Parents, children come together
Family the focus of Visiting Nurse Association class
Raising children may become a little easier for about 20 parents who attended a class Wednesday night aimed at nurturing the family.
Parents and children enrolled in the Nurturing Parenting class have signed up to take the one-night-a-week class for the next 15 weeks.
“They said they had good ideas about discipline,” said parent Kathy Rinker. “Every mommy can use help being a better mommy. I think it will be good for (my children), too.”
Facilitator Sandy Beran said that although the current class is full, sign-ups are being taken for similar class that will be held in February.
The Nurturing Parenting class teaches parents and children the importance of empathy and communication. Facilitators teach parents different ways of thinking about parenting while children are learning how to respond to parents.
The class targets parents with children from birth to 5 years old and offers free childcare, dinner and transportation. It is paid for a by a $19,000 grant from the Colorado Children’s Trust Fund. The Visiting Nurse Association and the Moffat County School District provide the classes.
Parents and children started Wednesday’s class with interactive songs and the ice breakers to get parents and children talking.
Parents Brandi Stockton and Bill Bennett said they were excited that facilitators also promised to show parents how to nurture themselves.
“I think they’ll show us how to take time for ourselves,” Bennett said.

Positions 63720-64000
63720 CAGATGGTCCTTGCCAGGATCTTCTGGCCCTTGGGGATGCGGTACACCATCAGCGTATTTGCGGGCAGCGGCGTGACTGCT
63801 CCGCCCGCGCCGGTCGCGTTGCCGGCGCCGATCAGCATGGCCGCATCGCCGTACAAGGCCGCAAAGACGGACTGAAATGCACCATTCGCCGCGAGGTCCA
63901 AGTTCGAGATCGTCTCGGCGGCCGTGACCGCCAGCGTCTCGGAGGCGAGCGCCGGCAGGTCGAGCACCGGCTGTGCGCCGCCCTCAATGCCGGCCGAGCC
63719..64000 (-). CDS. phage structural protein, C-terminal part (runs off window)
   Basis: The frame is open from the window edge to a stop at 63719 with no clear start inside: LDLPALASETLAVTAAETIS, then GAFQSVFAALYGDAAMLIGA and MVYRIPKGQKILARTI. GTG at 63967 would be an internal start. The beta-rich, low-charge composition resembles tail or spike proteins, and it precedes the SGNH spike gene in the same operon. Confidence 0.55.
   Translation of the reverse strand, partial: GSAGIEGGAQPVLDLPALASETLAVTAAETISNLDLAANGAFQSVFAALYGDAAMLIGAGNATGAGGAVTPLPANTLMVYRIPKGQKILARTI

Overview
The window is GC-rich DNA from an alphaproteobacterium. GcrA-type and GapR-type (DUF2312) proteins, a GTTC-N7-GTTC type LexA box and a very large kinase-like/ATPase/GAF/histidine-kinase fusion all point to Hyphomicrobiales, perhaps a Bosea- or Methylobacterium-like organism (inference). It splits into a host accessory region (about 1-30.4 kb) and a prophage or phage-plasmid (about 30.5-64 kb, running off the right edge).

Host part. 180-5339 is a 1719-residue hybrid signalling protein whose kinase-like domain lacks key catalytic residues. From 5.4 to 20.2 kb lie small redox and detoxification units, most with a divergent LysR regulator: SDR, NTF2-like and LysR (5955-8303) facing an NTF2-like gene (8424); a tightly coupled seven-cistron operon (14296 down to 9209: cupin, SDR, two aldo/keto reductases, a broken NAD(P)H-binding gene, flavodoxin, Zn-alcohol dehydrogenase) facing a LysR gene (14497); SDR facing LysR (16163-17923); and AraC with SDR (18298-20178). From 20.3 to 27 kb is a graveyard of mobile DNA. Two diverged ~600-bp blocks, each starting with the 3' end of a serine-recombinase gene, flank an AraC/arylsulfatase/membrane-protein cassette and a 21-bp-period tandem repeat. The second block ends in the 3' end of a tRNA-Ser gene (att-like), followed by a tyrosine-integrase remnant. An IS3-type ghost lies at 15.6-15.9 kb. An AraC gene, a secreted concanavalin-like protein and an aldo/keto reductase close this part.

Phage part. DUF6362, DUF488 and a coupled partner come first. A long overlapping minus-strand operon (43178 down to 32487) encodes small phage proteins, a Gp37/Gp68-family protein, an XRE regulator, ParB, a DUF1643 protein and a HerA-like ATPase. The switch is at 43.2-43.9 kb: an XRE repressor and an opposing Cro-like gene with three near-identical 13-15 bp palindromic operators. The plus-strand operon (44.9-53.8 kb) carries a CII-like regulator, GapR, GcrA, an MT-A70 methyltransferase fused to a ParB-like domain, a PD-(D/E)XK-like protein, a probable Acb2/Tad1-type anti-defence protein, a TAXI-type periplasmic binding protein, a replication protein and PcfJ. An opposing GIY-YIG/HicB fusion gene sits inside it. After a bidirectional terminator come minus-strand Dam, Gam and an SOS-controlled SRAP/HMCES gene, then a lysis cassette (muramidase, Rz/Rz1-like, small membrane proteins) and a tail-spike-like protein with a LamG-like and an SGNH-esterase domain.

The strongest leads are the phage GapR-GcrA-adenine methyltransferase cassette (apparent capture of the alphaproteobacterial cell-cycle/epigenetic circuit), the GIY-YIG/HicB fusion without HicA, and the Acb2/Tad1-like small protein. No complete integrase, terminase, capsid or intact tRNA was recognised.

Nurturing Parenting comes on the heels of the Parents’ Toolbox, a series of classes offered last year by the school district. In those classes, parents learned discipline tips and how to be better parents.
Nurturing Parenting takes that concept a step further by showing children how to respond to the new ways of discipline parents are trying out. Its main goal is to decrease or eliminate punishing children by spanking or hitting, facilitators said.
After learning skills in separate rooms, parents and children come together to try out what they’ve learned.
That can be teaching parents how to give a time out and teaching children how to take a time out. The class also offered plenty of time for parents to interact with children.
The idea for the class seemed to resonate with Kia Counts who brought her two daughters.
“The girls like it,” she said. “So far, it looks interesting.”
Amy Hamilton can be reached at 824-7031 or email@example.com
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